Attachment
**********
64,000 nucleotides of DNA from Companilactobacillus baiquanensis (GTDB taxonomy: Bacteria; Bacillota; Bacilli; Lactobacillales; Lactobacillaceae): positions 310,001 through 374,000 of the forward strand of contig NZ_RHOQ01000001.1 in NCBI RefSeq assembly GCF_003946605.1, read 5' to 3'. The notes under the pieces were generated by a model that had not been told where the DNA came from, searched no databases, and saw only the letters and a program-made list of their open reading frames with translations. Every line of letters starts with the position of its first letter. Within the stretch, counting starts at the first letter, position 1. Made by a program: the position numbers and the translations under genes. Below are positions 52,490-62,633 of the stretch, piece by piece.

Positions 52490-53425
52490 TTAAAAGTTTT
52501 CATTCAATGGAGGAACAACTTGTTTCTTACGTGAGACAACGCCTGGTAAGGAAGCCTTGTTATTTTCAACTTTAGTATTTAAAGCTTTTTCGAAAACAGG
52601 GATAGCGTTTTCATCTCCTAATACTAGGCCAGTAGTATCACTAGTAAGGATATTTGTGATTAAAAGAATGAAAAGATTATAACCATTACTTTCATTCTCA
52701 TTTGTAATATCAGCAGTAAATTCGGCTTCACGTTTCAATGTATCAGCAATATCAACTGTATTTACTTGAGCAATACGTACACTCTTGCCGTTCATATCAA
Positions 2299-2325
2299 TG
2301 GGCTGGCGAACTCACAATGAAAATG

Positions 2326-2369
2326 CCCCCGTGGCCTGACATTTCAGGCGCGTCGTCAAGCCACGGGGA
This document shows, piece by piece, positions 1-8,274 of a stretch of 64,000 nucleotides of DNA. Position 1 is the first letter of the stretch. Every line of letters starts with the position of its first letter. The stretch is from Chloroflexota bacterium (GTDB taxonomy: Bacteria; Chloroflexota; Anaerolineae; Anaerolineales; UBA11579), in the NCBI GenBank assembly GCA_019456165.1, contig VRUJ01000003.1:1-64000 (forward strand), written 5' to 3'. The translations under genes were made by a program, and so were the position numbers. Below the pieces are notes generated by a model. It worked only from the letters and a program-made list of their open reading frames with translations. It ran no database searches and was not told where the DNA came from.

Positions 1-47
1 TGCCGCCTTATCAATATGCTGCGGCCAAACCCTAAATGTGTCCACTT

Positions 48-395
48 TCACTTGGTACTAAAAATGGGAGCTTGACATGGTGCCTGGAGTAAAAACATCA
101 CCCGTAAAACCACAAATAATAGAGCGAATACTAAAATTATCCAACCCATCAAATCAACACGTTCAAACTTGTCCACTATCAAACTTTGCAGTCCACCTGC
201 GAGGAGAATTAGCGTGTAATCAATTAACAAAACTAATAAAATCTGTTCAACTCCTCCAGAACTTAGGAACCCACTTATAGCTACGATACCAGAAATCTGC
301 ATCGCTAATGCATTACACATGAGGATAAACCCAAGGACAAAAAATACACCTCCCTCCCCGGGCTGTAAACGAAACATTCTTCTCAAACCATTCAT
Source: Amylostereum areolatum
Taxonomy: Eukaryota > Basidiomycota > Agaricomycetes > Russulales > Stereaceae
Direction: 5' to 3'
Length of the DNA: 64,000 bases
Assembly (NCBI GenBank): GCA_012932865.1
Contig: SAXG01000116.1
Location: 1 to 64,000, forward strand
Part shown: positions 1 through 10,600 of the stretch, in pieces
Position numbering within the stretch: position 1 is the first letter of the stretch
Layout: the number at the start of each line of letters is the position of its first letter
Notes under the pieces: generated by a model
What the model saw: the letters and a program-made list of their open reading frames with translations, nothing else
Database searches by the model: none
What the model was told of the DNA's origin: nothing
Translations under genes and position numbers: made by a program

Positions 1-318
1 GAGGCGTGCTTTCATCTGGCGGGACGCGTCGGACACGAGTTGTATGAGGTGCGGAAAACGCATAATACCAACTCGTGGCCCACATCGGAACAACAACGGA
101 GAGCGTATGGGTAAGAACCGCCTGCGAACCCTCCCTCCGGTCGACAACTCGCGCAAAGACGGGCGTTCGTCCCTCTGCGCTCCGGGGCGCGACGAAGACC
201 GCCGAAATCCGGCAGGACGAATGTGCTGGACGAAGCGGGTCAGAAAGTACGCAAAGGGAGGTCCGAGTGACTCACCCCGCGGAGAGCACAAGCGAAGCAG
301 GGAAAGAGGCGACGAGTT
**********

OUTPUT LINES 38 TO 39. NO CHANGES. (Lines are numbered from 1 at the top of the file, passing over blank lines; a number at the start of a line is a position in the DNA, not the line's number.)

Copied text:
201 GCCGAAATCCGGCAGGACGAATGTGCTGGACGAAGCGGGTCAGAAAGTACGCAAAGGGAGGTCCGAGTGACTCACCCCGCGGAGAGCACAAGCGAAGCAG
301 GGAAAGAGGCGACGAGTT